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Tuesday, June 17, 2014

Ariz. Mayor Worries About New Wave Of Child Migrants

A child on the Mexican side of the U.S.-Mexico border fence looks into Arizona during a special 'Mass on the Border' on April 1, 2014 in Nogales, Arizona. (John Moore/Getty Images)

A child on the Mexican side of the U.S.-Mexico border fence looks into Nogales, Arizona, during a special ‘Mass on the Border’ on April 1, 2014. (John Moore/Getty Images)

Vice President Joe Biden heads to Guatemala this week to meet with leaders of Guatemala, Honduras and El Salvador about the wave of unaccompanied children coming across the U.S. Mexico border from those Central American countries.

Border patrol agents are finding children as young as 4, with notes pinned on their clothing with instructions on how to contact relatives in the U.S.

In the past week, about 1,000 children have been sent to live at holding facility in Nogales, Arizona. Arturo Garino, mayor of Nogales, wonders who is responsible for the welfare of these children.

Garino tells Here & Now’s Jeremy Hobson that unaccompanied children should not be deported if there’s no one to receive them.

Interview Highlights: Arturo Garino

On the children at the holding facility

“These children are traveling by themselves. There are children under 4 years old. I had an opportunity to talk to the children when I was there. I talked to two little girls ranging maybe 9 and 10 years old, that were looking at me a lot. I approached them and asked if they were doing okay they said yes, but that they felt sad. Estoy triste. I said why? I thought that maybe something had happened there. They said no, that they were sad because they missed their parents. Were their parents here in their country of origin or here in the United States? I don’t know.”

On having heard the number of children may exceed 70,000 by the year’s end

“This is a planned exodus of children from those countries thinking that they are going to be able have an opportunity here in the United States to stay here. That is why I think we as a government and Congress should go and find out exactly what happening over there. Because if something is happening and somebody is informing these children or these parents that if they send their child to the United States they’re going to become U.S. citizens or get an opportunity to stay here, we need to address that.”

On how to move forward

“I don’t think that children should be deported at this age back to their countries if there is nobody over there to receive them. Are we going to be responsible as the United States for the welfare of these children? Those are my concerns right now. I want to make sure that the children are okay. They’re here now. I don’t want to create a bigger problem. We should find a solution for this.”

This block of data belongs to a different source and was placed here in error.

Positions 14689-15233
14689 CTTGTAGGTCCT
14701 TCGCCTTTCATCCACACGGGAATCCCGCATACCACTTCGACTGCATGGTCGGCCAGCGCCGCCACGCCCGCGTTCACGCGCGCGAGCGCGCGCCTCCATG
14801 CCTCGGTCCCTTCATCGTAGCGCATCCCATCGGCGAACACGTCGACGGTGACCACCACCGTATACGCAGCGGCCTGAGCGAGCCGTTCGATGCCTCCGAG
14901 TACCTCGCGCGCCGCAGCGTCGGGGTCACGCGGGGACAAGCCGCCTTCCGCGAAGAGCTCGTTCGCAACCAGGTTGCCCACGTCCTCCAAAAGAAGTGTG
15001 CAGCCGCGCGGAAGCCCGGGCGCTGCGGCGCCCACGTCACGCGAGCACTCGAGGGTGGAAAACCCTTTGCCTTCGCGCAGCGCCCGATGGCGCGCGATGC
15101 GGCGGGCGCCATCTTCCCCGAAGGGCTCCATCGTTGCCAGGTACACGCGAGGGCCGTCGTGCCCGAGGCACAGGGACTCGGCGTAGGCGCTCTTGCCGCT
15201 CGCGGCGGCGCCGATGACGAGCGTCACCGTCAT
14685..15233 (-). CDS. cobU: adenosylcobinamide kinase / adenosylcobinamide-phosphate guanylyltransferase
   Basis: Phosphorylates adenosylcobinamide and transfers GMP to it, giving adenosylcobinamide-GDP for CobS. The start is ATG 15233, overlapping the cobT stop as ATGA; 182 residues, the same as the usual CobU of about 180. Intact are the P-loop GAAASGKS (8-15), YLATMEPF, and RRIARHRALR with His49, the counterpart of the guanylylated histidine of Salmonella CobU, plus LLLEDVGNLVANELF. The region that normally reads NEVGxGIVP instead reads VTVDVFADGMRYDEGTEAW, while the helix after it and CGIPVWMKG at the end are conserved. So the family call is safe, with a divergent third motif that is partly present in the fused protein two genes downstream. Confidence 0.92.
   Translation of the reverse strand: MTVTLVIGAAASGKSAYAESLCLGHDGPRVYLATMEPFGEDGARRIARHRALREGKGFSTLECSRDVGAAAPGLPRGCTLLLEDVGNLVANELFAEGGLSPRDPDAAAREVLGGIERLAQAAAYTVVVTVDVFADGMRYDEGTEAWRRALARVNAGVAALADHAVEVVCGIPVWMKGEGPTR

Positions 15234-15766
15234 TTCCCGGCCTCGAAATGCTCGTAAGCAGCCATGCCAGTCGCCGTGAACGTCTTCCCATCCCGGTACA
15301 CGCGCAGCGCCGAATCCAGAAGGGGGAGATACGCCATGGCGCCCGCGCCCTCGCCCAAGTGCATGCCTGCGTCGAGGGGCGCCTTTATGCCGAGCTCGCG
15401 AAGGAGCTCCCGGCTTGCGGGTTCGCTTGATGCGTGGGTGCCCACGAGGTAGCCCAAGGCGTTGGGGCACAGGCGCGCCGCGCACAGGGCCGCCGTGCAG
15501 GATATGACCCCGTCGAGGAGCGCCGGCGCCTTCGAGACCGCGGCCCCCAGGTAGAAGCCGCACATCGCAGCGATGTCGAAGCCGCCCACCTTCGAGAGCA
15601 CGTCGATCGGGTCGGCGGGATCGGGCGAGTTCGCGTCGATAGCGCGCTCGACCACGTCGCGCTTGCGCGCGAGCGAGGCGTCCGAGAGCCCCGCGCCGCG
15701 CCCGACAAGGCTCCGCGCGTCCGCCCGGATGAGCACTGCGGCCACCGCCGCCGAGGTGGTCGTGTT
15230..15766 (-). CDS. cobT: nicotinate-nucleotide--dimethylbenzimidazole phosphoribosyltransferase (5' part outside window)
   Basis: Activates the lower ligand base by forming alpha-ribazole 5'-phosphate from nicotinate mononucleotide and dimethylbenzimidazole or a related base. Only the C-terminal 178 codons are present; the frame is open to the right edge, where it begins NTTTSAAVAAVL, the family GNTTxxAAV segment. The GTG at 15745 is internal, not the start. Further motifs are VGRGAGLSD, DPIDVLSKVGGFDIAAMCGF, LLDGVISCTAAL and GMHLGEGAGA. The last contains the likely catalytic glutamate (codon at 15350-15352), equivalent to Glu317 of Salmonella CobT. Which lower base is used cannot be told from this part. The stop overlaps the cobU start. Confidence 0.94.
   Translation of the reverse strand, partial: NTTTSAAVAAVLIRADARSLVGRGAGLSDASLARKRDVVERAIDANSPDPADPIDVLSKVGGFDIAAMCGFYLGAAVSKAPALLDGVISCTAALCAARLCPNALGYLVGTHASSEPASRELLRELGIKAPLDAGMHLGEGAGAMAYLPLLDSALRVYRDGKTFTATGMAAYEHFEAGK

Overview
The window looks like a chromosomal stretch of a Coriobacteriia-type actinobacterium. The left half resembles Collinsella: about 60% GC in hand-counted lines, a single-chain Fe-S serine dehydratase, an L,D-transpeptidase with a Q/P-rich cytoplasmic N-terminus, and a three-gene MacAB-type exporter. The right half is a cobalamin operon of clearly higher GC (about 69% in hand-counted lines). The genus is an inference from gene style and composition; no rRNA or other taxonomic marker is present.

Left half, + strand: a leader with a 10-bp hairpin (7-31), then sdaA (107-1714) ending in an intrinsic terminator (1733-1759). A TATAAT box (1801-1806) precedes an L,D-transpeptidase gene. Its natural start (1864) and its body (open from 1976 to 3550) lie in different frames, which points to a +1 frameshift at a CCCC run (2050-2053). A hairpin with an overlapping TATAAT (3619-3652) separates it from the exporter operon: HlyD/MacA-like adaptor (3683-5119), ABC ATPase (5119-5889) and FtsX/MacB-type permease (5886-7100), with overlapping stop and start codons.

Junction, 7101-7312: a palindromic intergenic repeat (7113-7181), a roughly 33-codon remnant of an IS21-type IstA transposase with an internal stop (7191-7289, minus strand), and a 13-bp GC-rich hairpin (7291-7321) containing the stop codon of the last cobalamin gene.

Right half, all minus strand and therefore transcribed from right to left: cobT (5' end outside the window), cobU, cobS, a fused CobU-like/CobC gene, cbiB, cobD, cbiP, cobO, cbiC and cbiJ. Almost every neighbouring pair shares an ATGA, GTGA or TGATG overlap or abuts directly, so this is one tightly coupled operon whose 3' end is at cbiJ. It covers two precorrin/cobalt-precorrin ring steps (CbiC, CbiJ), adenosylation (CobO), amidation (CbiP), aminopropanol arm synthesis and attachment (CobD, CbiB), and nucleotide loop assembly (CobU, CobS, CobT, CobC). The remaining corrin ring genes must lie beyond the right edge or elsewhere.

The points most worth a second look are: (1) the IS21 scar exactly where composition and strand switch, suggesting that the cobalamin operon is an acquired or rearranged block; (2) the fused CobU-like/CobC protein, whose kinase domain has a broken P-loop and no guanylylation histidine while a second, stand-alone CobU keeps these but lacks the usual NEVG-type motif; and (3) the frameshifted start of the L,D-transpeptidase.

Guest

Transcript

JEREMY HOBSON, HOST:

Vice President Joe Biden heads to Guatemala this week to meet with leaders of that country as well as Honduras and El Salvador about the wave of unaccompanied children coming from those countries through Mexico and across the U.S. border. Patrol agents are finding children as young as four years old with notes pinned on their clothing with instructions on how to contact relatives in the U.S. And photos of their detention in overcrowded border patrol facilities have made headlines. In just the past week, about 1,000 children have been sent to live in a warehouse in Nogales, Arizona that has been called substandard. Arturo Garino is mayor of Nogales. He joins us via Skype. Mayor, welcome back to HERE AND NOW.

ARTURO GARINO: Thank you very much for having me.

HOBSON: Well, journalists have not been allowed into this warehouse. You have been to visit the children there. Describe what it's like.

GARINO: Well, what it is - it's actually the border patrol station and very large building. I want to save section where the children are at very close to -- the same 100,000 square feet. It's been divided in sections. Section for girls under 12. And in another section for boys under 12. And they have the other section for boys and girls divided also from 12 to 17. Have an area where they have a medical services to check the children and also I think they vaccinate them if need be. They also have two areas that are separated for cafeteria like tables and chairs for them to eat. They can eat at about 250 at one time both the one time boys and girls. And they have portable bathrooms. With running water. And also portable showers in a laundromat that was broad and also portable. And logistically to tell you the truth it would be a task for anybody to try to get something like that going. Through something.

HOBSON: Comma instead of the conditions there are substandard. Using their substandard?